I understand that we’ve had to deal with Boko Haram issues in Nigeria and the need for extra security measures; however, it doesn’t make it any less annoying. For instance, at the entrance to Maryland mall, my bag always gets checked, and on numerous occasions, I’ve seen people with larger bags just waltz past security like no man’s business.

4. A new name.
Congratulations! You have been rechristened, and your names are *Alhaja, Hajia or Eleha. I’ve never really liked being called any of those because I want to be called my name; I always try to introduce myself if there’s a possibility of a lengthy conversation or meeting next time. “Oh, you can call me Hamdallah”, and if you can’t pronounce that, “just call me Doyin”.

5. Your clothes are now everyone’s clothes.
I have a feeling this is more of a family and friends thing than a Lagos thing. Everyone asks you “please give me one hijab na” until you’re down to almost nothing. I get it, but imagine if every time a friend showed up at your place they asked, “please give me one pair of jeans na, one top na, one shoe na”

On the sunny side of being a Hijabi in Lagos…

6. Every Hijabi is a potential friend.
There is an unspoken rule Hijabis follow, and it goes thus: “on sighting a fellow hijabi, you are required to say Salaam Alaykum, smile, wave and acknowledge your fellow hijabi.” It’s a small act that shows acknowledgement, and it’s enough to brighten your day.

7. Free bus rides!
This actually never happened to me when I was still rocking turbans or scarves. Either way, on many occasions, fellow Hijabis paid my bus fares. Imagine the joy when the bus conductor says; “dem don pay your money”. Some ‘mummies in scarves’ and ‘daddies in caps’ have also paid my bus fare a few times.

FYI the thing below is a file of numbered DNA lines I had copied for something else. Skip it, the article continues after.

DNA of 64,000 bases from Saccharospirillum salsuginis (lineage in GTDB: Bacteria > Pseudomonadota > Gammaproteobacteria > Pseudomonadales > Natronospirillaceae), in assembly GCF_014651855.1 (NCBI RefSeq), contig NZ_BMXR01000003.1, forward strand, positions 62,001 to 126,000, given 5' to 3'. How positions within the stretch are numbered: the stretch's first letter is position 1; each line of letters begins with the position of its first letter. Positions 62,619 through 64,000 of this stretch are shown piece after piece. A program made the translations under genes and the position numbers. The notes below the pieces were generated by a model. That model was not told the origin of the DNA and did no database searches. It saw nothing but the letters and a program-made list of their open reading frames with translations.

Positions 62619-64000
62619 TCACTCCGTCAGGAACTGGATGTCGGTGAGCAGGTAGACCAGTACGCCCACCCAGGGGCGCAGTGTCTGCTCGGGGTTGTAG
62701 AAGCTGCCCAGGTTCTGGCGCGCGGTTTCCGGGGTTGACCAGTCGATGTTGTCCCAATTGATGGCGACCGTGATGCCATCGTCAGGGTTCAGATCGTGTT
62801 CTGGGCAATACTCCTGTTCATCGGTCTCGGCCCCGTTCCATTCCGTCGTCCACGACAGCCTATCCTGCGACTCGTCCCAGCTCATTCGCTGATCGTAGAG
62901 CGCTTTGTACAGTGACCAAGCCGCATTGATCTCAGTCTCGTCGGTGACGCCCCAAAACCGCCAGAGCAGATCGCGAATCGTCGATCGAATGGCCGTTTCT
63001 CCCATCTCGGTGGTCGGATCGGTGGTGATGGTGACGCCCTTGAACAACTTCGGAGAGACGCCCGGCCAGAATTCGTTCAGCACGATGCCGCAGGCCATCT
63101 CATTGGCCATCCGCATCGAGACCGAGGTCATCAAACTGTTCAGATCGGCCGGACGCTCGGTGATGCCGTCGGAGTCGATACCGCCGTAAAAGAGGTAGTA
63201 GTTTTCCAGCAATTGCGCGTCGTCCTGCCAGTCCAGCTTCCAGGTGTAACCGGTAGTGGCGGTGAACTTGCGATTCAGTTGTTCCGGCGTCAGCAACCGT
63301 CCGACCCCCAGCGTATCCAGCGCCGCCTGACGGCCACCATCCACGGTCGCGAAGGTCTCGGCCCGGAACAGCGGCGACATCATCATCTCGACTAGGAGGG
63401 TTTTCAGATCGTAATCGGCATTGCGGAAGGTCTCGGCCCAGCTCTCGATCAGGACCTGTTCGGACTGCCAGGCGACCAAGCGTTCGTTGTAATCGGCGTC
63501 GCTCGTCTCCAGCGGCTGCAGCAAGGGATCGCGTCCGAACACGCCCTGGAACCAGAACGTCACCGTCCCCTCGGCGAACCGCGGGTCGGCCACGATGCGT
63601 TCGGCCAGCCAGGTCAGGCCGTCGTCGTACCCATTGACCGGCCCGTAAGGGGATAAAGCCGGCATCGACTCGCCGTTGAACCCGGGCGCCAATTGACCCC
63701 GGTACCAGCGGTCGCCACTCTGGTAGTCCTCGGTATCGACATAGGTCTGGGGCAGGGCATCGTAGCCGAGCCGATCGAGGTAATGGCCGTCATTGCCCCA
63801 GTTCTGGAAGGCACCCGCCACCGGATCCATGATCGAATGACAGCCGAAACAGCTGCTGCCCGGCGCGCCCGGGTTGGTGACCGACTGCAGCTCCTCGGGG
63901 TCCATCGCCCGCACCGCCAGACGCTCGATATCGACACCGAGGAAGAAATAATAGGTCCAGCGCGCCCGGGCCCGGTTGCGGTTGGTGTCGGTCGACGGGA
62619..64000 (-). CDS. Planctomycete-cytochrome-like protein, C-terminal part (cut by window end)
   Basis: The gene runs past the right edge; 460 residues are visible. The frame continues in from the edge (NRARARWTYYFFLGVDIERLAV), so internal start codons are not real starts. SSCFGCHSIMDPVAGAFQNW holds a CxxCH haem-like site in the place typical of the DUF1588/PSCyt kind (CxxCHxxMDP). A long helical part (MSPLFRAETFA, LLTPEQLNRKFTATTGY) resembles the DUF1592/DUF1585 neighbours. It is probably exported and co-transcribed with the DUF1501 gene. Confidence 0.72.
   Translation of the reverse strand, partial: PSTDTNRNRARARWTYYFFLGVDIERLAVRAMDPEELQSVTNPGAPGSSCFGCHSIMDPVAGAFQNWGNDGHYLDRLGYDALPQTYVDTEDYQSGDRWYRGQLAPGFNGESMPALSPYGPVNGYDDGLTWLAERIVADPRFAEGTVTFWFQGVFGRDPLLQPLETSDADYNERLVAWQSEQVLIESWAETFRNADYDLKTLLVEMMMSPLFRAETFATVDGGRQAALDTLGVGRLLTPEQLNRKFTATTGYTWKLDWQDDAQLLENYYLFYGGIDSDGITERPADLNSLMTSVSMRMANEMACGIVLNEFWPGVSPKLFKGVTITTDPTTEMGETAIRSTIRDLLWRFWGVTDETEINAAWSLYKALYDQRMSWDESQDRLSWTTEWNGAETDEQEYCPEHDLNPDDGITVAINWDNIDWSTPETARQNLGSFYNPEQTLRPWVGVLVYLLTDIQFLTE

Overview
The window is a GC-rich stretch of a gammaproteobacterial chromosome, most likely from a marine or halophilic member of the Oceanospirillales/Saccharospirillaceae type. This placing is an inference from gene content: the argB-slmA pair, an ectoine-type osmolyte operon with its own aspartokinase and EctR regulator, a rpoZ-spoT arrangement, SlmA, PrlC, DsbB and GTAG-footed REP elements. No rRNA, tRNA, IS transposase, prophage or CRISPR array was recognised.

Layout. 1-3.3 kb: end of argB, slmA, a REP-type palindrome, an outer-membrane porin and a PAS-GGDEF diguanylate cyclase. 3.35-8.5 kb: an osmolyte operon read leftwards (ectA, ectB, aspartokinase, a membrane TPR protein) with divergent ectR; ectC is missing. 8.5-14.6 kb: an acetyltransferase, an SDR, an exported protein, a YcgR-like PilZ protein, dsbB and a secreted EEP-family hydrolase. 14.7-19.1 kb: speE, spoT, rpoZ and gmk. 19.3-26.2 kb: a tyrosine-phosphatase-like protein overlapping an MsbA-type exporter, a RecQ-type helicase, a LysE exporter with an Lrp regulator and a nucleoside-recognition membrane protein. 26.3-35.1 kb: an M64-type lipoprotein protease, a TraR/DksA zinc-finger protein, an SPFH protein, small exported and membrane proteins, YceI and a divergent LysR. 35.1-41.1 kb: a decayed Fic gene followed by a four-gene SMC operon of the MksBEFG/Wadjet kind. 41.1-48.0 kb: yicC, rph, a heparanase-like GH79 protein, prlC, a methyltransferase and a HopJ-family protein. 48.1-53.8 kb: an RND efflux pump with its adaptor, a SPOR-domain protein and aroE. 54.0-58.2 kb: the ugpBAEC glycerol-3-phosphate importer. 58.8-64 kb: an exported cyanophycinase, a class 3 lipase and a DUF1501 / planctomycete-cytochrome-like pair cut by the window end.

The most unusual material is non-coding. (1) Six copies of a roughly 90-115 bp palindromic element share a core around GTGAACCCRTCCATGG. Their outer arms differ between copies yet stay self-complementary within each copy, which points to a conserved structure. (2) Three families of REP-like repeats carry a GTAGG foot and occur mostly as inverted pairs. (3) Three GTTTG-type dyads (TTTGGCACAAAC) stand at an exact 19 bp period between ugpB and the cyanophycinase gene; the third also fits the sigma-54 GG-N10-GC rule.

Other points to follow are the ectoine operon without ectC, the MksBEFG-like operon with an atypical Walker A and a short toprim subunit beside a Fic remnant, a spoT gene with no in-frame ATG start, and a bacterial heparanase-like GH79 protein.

8. Significantly fewer rude comments.
Idumota and Yaba boys would rarely ever touch you or be unnecessarily rude. The worst you would get is a gentle tap followed by “Hajia, dollar? gold?” or an annoying repetition of “Curtain? Bedsheet?”

Compared to being dragged, pushed or called nasty names, this is a better upgrade.

9. All the earth is a place of prostration.
This statement rings true in Lagos. People are always willing to show you a corner, a lounge, a mosque. They would even offer to get you something to pray on, and if you decide to pray anywhere, I don’t think you’d be getting harassed. I’ve prayed at a filling station, at numerous office corners and in many fields.

10. Ten is for God.
All in all, as with everything in life, there are ups and downs and being a hijabi in Lagos is no different; however, I wouldn’t change it for anything. At least, not yet… 🙂

I wish all my Muslim brothers and sister a lovely Ramadan. May Allah SWT accept our fast as an act of Ibadah.


I am Hamdallah; an architect who enjoys writing poetry, taking photos of buildings and making fashion illustrations. I am a creative who believes design is not rigid; hence less can be more or bore depending on various variables.


*Alhaja, Hajia or Eleha – a title commonly used in West Africa to describe a Muslim who has been to Mecca as a pilgrim

*Dem don pay your money (pidgin English) – loosely translated to ‘Your bill has been paid’.